The View from the Bottom: What IS the answer?

Bryan says:
"Manufacturing the battery bank for one hybrid or “all electric” car does far more damage to the environment than a full size pickup will do burning gasoline or diesel over its lifetime, but you never hear about that."

What do other people have to say about this?

Read for yourself:

1 comment:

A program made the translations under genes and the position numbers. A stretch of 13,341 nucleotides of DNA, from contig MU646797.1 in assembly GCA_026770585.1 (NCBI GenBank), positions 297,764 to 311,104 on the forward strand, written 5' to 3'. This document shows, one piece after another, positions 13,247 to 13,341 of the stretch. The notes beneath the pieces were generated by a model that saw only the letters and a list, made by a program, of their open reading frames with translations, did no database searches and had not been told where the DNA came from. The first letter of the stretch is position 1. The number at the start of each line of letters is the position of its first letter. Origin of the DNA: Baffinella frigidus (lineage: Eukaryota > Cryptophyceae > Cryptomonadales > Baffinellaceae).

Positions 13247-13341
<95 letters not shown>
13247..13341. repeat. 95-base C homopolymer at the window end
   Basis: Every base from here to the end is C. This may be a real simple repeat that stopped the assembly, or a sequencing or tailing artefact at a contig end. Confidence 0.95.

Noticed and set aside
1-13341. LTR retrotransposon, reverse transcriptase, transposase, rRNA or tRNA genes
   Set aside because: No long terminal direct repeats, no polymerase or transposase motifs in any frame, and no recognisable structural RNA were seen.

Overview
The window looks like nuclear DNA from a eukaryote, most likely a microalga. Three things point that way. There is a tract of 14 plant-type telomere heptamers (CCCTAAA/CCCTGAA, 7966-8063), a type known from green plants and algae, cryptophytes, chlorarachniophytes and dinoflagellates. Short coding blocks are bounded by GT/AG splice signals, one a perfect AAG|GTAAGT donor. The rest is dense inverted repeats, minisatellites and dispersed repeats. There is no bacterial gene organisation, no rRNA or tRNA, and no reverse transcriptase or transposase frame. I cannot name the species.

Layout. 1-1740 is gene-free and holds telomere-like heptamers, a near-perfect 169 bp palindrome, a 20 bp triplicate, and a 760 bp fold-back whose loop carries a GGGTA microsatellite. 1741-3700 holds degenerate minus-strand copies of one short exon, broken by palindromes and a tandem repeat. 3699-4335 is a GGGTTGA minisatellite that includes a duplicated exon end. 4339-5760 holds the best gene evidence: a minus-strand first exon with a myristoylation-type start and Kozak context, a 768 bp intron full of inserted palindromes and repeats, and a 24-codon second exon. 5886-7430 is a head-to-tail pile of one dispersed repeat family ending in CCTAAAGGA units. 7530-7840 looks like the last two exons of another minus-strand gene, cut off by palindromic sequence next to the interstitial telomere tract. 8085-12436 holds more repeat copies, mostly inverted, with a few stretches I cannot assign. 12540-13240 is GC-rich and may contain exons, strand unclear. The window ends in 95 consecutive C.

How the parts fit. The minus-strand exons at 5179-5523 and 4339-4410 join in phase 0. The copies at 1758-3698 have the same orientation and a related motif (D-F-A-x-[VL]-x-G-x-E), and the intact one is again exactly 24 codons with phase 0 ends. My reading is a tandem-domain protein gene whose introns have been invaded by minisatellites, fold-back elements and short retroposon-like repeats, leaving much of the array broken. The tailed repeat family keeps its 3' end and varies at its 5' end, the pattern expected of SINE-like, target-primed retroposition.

1. The TreeHugger article is interesting and I don't dispute the information in it with one exception. It concentrates on lithium-ion batteries and those are used mainly in full electric and "plug-in" hybrids and there just aren't that many on the roads. The Prius and other popular gas-electric hybrids use a nickel metal hydride battery pack, not lithium-ion. Nickel mining has been linked to all sorts of ailments in humans and to any number of environmental problems from fish kills to acid rain. Toyota has recently announced a lithium-ion plug in version of the Prius will become available some time in the future, but it has yet to go into production. The eHow article make mention of the tremendous amounts of engery consumed by mining and processing these materials, but neither article explores the logistics of it all. The mining equipment consumes an enormous amount of engergy, as does the refining process. This is true whether the metal is lithium or nickel. That energy is in the form of diesel, gasoline, and electricity. It also takes a lot of energy (trucks, forklifts, cranes, railcars, ships) to get from the mine to the refinery. Once the metal is refined, it gets moved to the factories that make the batteries. More trucks, ships, rail cars, cranes, forklifts, etc. That factory uses lots of energy as well, but now we have to package these batteries so that they can be shipped safely. That creates a demand for cardboard, plastic and wooden crates, and all sorts of energy is used to produce and ship these to the battery factory. Once crated, they then are shipped to various warehouses around the world until needed, when they get shipped again to where ever they are installed. Then if you think about it further, there is is even more energy consumed to haul away the waste products from each stage of this process. The amount diesel exhaust alone would give Al Gore nightmares. If you then add the engery and materials consumed to make the equipment necessary to produce and ship these batteries it just gets worse. And for what?...a car that gets 5-15 more miles per gallon than its gasoline powered counterpart? Not to mention that a diesel version of that same car would get about the same mileage as the hybrid.


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